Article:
Cell Phones You Can’t Have…Yet

In Japan and South Korea, the future is already here.

We’ve got some pretty slick phones on the American market today. From Motorola’s Razr to Nokia’s art-deco-inspired 7280, each is a pocketful of gadgets-camera, MP3 player, video game console and PDA-magically converged into one sleek package. But compared to their Asian counterparts, our handsets look a bit like grandpa’s Automatic Electric. Take Japanese carrier NTT DoCoMo’s new 901i series. These wireless hot rods are capable of four-way videoconferencing and high-speed mobile Internet surfing (up to 384 kilobytes per second). The 901is can send e-mail with attachments as large as 500 kilobytes. They can act as TV remote controls and have 3-D screens with up to 262,144 colors. Each model has at least a two-megapixel camera and miniature “3-D sound” speakers. One even has a biometric fingerprint sensor to ensure that no one can use the phone but its owner, and three of the five models come with a nifty function called FeliCa, which enables the 901i to serve as a digital wallet. You download cash into the phone’s guts, then simply swipe it over a FeliCa reader at the local mini-mart. Almost anything else you might place in your wallet-a gym membership ID, video-store card or tickets to a concert-can be digitized on a FeliCa-enabled handset. Some apartment buildings in Tokyo are even making their locks compatible. Now that’s convergence.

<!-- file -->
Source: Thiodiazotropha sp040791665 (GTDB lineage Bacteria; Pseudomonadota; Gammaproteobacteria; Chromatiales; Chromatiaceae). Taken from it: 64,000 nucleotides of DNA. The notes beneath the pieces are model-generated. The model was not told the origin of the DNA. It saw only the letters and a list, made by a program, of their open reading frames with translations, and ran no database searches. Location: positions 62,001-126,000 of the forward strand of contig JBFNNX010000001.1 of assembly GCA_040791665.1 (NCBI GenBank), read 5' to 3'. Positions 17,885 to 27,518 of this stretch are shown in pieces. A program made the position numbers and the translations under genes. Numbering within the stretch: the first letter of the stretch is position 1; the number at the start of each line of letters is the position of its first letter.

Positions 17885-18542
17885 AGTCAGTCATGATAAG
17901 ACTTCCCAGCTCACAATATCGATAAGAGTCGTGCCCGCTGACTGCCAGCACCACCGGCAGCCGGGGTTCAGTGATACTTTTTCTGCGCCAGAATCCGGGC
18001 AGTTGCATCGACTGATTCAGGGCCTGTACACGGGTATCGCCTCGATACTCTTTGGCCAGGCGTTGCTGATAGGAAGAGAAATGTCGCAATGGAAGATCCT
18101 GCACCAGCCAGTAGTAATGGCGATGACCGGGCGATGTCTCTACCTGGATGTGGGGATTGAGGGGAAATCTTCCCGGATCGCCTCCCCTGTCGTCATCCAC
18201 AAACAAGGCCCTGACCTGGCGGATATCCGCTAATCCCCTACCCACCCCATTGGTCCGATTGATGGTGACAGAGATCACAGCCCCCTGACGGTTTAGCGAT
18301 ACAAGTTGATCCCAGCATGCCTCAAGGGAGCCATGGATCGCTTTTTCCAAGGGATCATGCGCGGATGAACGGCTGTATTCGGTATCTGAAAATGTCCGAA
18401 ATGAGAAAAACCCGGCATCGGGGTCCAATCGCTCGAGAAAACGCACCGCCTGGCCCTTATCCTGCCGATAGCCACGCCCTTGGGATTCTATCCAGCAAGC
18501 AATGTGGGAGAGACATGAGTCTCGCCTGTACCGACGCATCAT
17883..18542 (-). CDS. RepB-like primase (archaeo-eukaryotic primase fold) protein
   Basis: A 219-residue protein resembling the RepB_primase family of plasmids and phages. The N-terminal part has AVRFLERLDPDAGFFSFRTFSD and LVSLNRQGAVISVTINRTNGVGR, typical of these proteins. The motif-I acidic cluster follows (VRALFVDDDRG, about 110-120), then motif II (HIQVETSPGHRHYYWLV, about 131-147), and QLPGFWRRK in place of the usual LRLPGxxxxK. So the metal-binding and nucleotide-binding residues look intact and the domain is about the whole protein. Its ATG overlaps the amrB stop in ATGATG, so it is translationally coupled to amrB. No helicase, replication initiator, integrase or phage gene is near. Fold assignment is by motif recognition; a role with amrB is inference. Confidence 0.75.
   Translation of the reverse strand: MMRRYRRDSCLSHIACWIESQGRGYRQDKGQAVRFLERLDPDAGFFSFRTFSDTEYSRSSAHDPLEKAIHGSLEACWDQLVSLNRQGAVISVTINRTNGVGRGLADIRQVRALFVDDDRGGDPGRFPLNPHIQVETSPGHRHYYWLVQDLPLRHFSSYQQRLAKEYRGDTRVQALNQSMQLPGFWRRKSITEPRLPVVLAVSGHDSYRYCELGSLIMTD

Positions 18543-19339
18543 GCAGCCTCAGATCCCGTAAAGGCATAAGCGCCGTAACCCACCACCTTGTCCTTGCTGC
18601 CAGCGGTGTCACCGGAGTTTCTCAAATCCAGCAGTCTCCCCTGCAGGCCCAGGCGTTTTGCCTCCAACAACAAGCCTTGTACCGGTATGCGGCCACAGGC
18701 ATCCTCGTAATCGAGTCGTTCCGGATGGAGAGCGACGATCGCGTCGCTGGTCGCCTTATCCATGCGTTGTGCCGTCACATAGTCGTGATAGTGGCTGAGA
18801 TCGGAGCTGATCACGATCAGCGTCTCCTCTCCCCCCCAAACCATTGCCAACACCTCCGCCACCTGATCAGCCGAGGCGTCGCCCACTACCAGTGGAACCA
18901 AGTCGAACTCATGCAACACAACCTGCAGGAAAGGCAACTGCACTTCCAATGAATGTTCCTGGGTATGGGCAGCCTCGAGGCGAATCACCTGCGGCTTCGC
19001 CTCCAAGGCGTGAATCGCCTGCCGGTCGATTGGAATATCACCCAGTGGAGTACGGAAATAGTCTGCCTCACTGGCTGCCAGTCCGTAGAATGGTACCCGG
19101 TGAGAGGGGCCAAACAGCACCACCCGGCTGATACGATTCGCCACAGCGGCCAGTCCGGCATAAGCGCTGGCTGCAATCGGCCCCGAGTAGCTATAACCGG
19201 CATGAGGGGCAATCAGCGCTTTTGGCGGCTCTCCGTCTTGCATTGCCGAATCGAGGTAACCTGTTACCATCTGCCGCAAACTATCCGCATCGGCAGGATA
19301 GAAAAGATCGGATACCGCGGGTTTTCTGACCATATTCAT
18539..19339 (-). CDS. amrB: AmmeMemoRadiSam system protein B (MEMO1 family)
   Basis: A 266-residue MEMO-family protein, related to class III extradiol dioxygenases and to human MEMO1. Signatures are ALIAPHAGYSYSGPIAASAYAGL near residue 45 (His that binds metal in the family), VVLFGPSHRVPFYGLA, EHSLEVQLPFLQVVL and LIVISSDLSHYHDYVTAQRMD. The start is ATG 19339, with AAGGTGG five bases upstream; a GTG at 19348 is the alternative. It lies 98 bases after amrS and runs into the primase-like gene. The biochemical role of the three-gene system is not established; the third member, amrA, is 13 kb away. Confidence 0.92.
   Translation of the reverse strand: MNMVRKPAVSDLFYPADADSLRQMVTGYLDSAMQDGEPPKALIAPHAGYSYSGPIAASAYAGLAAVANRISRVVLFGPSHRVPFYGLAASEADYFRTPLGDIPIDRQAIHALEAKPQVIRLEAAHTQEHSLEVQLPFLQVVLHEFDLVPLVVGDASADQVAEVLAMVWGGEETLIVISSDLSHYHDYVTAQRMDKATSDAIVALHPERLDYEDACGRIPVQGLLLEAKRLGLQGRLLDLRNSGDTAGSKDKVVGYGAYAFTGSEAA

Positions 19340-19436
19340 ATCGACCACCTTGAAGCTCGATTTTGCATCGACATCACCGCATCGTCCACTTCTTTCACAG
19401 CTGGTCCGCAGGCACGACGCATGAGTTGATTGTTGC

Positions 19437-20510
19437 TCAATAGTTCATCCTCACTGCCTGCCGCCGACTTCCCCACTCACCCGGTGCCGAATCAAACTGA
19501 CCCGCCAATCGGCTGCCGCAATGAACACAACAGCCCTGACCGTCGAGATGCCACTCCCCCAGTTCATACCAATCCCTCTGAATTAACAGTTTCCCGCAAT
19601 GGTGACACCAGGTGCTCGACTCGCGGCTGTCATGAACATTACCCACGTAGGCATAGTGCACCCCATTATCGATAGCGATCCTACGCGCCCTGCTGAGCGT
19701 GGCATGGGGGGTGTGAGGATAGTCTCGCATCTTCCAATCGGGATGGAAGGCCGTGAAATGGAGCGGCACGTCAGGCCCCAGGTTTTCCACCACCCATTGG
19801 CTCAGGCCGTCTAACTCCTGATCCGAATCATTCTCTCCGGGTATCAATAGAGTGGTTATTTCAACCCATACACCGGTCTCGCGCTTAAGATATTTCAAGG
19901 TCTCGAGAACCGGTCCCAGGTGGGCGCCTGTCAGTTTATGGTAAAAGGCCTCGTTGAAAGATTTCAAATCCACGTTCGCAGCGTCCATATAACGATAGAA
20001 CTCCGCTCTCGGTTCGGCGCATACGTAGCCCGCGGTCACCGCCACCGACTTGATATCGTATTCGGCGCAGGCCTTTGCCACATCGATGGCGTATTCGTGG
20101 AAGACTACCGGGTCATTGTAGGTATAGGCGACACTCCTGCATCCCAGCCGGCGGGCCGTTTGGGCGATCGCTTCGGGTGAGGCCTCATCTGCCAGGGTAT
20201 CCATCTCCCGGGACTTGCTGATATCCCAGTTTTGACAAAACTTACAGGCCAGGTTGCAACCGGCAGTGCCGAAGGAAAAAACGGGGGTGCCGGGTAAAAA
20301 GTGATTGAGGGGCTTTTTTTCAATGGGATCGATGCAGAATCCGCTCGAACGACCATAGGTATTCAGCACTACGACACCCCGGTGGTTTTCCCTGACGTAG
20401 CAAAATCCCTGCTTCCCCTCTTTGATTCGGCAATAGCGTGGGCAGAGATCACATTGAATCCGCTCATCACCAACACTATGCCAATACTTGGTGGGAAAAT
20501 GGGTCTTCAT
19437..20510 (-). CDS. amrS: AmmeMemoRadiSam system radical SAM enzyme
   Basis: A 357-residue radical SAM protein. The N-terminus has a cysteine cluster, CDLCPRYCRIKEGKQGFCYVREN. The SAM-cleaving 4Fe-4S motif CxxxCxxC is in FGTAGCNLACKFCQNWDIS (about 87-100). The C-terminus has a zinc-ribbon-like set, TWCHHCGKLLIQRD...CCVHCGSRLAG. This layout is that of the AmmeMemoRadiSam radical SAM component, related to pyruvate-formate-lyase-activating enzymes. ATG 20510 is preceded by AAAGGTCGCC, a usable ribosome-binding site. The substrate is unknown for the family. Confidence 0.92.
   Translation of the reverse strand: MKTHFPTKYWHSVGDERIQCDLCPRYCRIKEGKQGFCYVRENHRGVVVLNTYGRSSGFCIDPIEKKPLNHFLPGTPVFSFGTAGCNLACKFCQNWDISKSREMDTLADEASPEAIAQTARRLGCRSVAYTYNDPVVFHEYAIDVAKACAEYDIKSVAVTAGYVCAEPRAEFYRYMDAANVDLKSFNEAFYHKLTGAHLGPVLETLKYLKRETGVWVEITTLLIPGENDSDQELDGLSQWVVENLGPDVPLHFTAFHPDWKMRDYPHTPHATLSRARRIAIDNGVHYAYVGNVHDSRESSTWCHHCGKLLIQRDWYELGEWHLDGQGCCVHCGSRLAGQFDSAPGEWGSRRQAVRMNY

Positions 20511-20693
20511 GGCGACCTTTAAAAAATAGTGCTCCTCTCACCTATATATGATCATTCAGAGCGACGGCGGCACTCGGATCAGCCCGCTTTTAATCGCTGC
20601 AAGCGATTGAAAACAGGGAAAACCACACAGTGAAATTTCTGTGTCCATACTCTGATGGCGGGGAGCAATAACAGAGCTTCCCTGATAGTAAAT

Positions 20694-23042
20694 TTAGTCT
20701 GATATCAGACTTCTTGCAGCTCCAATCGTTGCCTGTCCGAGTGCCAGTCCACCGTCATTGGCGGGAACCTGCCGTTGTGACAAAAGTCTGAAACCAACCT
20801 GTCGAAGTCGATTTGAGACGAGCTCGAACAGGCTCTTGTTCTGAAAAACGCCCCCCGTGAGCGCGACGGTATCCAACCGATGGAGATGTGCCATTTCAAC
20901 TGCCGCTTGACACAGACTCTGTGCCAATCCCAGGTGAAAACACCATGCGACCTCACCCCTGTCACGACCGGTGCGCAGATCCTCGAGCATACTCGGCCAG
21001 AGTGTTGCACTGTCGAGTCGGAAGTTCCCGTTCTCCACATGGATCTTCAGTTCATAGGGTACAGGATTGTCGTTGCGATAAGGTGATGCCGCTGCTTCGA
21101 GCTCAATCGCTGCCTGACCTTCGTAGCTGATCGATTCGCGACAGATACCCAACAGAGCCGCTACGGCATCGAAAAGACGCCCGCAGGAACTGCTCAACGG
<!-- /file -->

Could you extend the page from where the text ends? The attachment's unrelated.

Read the rest of the article at forbes.com/fyi.